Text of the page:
In my opinion the main reason that damage-based research is so hard to let go of because in depicting certain groups as damaged, it aligns very well with the justifications for their disenfranchisement. Where would the Marshal trilogy be without the concept of diminished sovereignty? The institution of African enslavement without attempting to frame the consequences or harm of the middle passage, natal alienation and holocaust of enslavement as just cause for ongoing paternalism? The need to “Americanize” diasporic and immigrants communities to encourage them to let go of their backward ways and become truly American?
Placing the desires of members of disenfranchised and over-studied communities as fundamentally valid and actionable information not only threatens the savior ideologies that cover the most pernicious of settler colonialism’s agendas, but also serves to de-privilege the monopoly on knowledge creation which I touched on in my last video. But you know, things change…
As Eve Tuck mentions, even Margaret Meade would not conduct research like Margaret Meade today. What I’ve tried to share is to me the best and most through provoking of what has been shared with me thus far as how to do better as anthropologists than perhaps we have done before, but hopefully it will be considered outdated and problematic in no time because we will have continued to grow as a discipline and continued to refuse work that perpetuates harm to the communities that we work with and within.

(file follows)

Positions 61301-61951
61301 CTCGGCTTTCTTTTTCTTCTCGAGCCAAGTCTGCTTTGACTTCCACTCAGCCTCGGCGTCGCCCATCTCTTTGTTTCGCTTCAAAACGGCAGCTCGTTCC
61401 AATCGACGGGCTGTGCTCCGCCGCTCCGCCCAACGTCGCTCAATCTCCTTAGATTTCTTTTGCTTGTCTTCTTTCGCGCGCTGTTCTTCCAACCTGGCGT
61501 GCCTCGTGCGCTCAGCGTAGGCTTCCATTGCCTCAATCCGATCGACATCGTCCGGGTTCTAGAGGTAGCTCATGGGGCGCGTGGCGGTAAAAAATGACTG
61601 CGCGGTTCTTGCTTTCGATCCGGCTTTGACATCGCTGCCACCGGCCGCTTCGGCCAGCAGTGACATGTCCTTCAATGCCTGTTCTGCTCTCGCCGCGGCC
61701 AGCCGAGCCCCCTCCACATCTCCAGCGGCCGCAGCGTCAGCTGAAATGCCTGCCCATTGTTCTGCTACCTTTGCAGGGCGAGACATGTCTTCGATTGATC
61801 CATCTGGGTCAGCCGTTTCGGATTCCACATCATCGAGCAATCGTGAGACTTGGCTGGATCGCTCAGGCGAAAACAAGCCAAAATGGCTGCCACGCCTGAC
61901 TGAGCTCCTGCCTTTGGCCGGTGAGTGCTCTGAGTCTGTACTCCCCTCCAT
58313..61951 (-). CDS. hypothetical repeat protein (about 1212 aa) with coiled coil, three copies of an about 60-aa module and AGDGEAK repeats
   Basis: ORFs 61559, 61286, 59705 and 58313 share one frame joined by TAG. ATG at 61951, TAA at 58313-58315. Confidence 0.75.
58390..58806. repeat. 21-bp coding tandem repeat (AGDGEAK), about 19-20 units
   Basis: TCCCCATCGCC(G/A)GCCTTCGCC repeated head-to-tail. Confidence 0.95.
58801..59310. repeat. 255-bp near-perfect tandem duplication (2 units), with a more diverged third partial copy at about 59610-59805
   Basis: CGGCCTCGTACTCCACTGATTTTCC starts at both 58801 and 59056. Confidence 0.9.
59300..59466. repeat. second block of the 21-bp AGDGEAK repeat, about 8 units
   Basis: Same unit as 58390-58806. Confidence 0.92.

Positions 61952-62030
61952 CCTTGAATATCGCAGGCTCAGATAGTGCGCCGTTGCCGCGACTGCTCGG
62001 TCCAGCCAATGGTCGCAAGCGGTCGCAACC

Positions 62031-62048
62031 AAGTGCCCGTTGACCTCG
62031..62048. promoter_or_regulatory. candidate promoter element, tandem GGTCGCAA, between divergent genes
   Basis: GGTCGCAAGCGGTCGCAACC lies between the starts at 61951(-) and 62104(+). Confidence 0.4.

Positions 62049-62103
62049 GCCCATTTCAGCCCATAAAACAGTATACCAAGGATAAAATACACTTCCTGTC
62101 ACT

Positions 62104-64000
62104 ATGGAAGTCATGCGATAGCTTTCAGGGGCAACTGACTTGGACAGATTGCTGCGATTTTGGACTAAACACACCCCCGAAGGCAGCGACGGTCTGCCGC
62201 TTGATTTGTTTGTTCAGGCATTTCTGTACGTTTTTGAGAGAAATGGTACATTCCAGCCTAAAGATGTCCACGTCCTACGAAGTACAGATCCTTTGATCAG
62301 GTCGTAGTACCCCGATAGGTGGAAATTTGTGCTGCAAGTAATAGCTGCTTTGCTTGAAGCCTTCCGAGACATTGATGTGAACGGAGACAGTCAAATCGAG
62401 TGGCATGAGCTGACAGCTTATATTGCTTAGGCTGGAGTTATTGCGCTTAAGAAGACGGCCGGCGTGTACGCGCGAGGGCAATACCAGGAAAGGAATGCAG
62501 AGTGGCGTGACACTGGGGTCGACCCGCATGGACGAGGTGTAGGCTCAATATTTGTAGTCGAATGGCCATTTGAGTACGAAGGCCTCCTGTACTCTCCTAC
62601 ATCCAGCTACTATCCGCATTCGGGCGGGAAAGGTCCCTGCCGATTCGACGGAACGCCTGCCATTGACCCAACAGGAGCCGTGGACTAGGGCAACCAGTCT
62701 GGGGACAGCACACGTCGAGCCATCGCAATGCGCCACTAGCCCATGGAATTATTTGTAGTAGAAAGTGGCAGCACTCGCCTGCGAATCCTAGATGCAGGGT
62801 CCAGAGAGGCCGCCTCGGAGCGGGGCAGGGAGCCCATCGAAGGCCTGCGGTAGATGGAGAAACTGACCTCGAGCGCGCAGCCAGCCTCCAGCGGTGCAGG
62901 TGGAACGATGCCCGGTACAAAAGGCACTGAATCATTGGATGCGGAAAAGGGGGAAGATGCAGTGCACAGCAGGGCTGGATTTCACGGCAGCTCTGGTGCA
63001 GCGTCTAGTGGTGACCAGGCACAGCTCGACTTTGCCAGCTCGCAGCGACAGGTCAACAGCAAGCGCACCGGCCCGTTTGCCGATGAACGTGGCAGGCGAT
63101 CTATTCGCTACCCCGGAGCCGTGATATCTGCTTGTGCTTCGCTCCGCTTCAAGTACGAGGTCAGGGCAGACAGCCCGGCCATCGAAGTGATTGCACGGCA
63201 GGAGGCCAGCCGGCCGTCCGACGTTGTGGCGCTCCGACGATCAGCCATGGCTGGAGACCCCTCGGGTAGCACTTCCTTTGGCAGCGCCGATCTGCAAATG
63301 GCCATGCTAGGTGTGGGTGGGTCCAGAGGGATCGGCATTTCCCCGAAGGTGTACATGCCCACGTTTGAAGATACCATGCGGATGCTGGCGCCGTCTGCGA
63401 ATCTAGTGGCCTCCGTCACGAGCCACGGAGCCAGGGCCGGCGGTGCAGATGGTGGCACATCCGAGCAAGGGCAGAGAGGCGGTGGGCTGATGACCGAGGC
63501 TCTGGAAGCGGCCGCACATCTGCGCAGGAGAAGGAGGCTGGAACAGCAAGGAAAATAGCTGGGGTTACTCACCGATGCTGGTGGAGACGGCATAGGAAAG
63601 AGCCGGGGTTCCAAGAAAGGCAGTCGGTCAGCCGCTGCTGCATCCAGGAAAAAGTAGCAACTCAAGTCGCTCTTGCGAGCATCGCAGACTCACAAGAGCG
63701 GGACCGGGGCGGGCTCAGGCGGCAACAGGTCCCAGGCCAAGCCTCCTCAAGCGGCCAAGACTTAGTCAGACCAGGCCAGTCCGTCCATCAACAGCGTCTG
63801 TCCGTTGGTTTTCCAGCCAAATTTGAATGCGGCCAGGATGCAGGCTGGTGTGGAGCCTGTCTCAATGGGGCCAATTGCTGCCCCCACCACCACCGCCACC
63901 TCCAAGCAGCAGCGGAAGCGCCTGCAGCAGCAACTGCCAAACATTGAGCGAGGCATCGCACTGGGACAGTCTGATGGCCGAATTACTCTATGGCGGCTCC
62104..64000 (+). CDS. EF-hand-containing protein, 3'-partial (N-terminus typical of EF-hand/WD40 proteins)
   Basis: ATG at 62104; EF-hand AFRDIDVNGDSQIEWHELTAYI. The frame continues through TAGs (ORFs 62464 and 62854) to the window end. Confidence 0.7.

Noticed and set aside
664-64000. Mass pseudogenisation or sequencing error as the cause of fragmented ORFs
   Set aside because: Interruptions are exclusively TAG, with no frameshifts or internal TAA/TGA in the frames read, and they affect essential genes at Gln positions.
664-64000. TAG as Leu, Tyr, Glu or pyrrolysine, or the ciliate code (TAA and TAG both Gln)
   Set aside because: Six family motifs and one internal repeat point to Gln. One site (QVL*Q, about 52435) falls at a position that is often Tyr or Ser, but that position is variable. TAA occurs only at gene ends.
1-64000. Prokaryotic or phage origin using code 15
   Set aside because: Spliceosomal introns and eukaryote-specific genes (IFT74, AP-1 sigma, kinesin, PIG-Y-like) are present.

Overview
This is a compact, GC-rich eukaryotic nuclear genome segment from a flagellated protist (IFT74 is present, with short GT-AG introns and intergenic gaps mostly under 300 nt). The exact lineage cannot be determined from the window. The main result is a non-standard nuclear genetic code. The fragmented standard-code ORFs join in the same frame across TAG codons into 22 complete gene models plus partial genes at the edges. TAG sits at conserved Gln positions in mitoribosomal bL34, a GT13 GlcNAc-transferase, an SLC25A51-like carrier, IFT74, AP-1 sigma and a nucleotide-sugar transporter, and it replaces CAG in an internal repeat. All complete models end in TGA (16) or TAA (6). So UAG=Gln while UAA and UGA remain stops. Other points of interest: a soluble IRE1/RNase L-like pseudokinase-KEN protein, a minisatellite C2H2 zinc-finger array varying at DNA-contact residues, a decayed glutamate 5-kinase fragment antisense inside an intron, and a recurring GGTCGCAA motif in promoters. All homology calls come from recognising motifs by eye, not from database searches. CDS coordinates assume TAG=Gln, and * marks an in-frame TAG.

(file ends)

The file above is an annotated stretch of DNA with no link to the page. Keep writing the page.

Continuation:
Thank you and be sure to catch the remaining video in this season’s line up as well as this summer’s line up as Slightly Problematic continues to co-create critique and conversation.
Lucor Jordan (he/him)
Cultural Anthropologist and Director of Operations at Slightly Problematic
Lucor Jordan is an applied cultural anthropologist who brings a background in environmental anthropology, collaborative research, organizational impact assessment, asset-based community development, building cooperative capacity, and culinary anthropology. Applied anthropology at its heart carries a commitment to relevant and ethical work that bridges engaged scholarship with pressing social issues, and this is particularly aligned with the mission of Slightly Problematic. It is with humility and excitement that he joins this inspired community of practice.
Ervin, Alexander M. (Alexander MacKay). Applied Anthropology: Tools and Perspectives for Contemporary Practice. Boston: Allyn and Bacon, 2000.
Tuck, E. (2009). Suspending damage: A letter to communities. Harvard Educational Review, 79(3), 409–427. https://doi.org/10.17763/haer.79.3.n0016675661t3n15